The American Sexually Transmitted Diseases Association (ASTDA) has given its 2017 early and mid-career recognition awards to two University of Washington School of Public Health faculty in the Department of Epidemiology. Dr. Christine Khosropour, acting assistant professor of epidemiology, was named the winner of the ASTDA Young Investigator Award. Dr. Lisa Manhart, professor of epidemiology, won the mid-career Achievement Award.
A ceremony will be held in Rio de Janeiro, Brazil in July during the STI & HIV World Congress to recognize Dr. Manhart and Dr. Khosropour’s work.
Young Investigator Award – Christine Khosropour
The annual ASTDA Young Investigator Award is given to an outstanding investigator in the field of sexually transmitted diseases who is no more than 5 years beyond fellowship training.
Dr. Khosropour is doing exceptional work in research and applied epidemiology in the field of STI and HIV prevention. She has led studies to examine the effectiveness of behavioral strategies for HIV prevention and to gain a better understanding of possible sources of persistent or recurrent STI infections.
She is an epidemiologist with the UW Public Health Capacity Building Center, which conducts capacity-building assistance with health department throughout the U.S. to improve HIV prevention and care activities. She also co-teaches ‘Infectious Disease Epidemiology’ with Dr. Manhart.
Dr. Khosropour received a BS in microbiology and immunology from the University of Wisconsin, an MPH in epidemiology from Emory University, and a PhD in epidemiology from the University of Washington.
Achievement Award – Lisa Manhart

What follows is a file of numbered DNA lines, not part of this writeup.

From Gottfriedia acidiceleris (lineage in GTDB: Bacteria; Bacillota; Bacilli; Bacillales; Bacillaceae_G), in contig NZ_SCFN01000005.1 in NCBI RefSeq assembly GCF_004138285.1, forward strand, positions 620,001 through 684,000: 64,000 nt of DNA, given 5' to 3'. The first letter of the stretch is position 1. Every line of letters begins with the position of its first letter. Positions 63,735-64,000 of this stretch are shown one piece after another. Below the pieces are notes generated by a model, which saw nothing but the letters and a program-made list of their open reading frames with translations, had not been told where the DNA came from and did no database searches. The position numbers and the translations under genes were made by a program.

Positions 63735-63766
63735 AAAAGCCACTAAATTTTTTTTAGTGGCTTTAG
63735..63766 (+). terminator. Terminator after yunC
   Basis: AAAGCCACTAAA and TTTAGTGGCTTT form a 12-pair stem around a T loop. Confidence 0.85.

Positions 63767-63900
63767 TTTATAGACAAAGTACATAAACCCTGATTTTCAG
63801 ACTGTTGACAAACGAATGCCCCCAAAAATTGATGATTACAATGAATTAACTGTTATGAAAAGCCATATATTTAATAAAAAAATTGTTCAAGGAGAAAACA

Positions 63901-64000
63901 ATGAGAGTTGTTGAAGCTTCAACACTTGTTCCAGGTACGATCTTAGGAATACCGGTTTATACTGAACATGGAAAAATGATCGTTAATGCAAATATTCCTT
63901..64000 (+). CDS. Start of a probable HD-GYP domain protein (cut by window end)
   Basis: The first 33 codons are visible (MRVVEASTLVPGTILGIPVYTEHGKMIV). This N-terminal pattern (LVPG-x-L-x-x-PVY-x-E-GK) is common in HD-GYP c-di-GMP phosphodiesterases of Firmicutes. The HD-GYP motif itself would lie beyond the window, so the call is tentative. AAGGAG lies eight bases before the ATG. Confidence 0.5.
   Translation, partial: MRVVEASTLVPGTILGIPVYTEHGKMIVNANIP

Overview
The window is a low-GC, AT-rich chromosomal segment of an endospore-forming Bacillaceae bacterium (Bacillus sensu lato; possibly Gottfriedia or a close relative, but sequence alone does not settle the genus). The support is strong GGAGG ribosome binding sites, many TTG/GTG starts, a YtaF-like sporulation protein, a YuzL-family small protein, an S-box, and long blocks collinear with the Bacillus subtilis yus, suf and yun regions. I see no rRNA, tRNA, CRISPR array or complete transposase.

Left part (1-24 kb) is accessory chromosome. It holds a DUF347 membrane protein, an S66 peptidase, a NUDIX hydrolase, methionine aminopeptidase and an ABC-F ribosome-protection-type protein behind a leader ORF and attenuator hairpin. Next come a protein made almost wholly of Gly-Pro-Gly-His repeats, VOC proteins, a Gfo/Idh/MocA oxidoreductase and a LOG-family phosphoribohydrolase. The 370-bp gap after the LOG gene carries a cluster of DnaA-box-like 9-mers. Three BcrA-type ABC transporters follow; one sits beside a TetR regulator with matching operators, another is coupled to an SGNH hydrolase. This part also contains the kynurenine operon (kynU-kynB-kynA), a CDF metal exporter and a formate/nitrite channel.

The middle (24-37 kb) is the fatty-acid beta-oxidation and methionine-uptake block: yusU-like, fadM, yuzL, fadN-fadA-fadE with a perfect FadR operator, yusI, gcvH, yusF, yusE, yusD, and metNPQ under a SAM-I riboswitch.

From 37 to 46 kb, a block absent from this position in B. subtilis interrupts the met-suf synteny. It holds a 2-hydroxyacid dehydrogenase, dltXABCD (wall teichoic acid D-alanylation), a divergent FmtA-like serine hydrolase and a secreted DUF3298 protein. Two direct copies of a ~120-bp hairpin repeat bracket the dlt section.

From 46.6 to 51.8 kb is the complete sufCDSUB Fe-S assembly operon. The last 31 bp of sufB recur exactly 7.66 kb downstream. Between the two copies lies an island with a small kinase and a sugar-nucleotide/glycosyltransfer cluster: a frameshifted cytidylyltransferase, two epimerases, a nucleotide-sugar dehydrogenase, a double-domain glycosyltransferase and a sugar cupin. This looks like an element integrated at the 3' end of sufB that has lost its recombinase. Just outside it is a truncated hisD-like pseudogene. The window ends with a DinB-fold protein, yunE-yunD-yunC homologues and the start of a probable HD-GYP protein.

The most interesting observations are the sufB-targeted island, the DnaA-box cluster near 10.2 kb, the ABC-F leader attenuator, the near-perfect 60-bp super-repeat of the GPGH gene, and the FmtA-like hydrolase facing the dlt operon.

ASTDA is an organization committed to the study and control of sexually transmitted diseases (STD). Their annual Achievement Award acknowledges an outstanding body of research in STD and and prevention.
Dr. Manhart is an expert in the clinical and socio-behavioral epidemiology of sexually transmitted infections (STI). Her primary research examines the clinical epidemiology of emerging STI pathogens, with a focus on Mycoplasma genitalium. She began studying M. genitalium when little was known about the implications of infection in women and led the first large scale rigorous epidemiologic study demonstrating a strong association between M. genitalium and mucopurulent cervicitis. Her subsequent work has demonstrated that M. genitalium is also linked to upper reproductive tract sequelae in women, associated with elevated HIV viral shedding among co-infected individuals, and presents significant treatment challenges due to the rapid emergence of antibiotic resistance. She led the expert committee that determined that information on and recommendations for clinical management of M. genitalium infections should be added to the CDC STD Treatment Guidelines and consults with diagnostics development companies, advocating for the availability of widely available FDA-approved diagnostic tests to facilitate clinical care for persons infected with M. genitalium.
In addition to her research on M. genitalium, she is currently leading two cohort studies of men with urethritis to explore the role of the male urethral microbiome in genital tract disease. Other active projects include studies of the psychosocial implications of STI and HIV-infection, including stigma and mental health, and studies to define the social context of STI risk. She teaches ‘STI – Causes and Consequences’ and ‘Infectious Disease Epidemiology’ and serves as a member of the Clinical Research and Field Studies of Infectious Diseases Study Section in the National Institutes of Health’s Center for Scientific Review.
Dr. Manhart received a BA from Indiana University, an MPH in International Health and Development from Tulane University, and a PhD in Epidemiology from the University of Washington.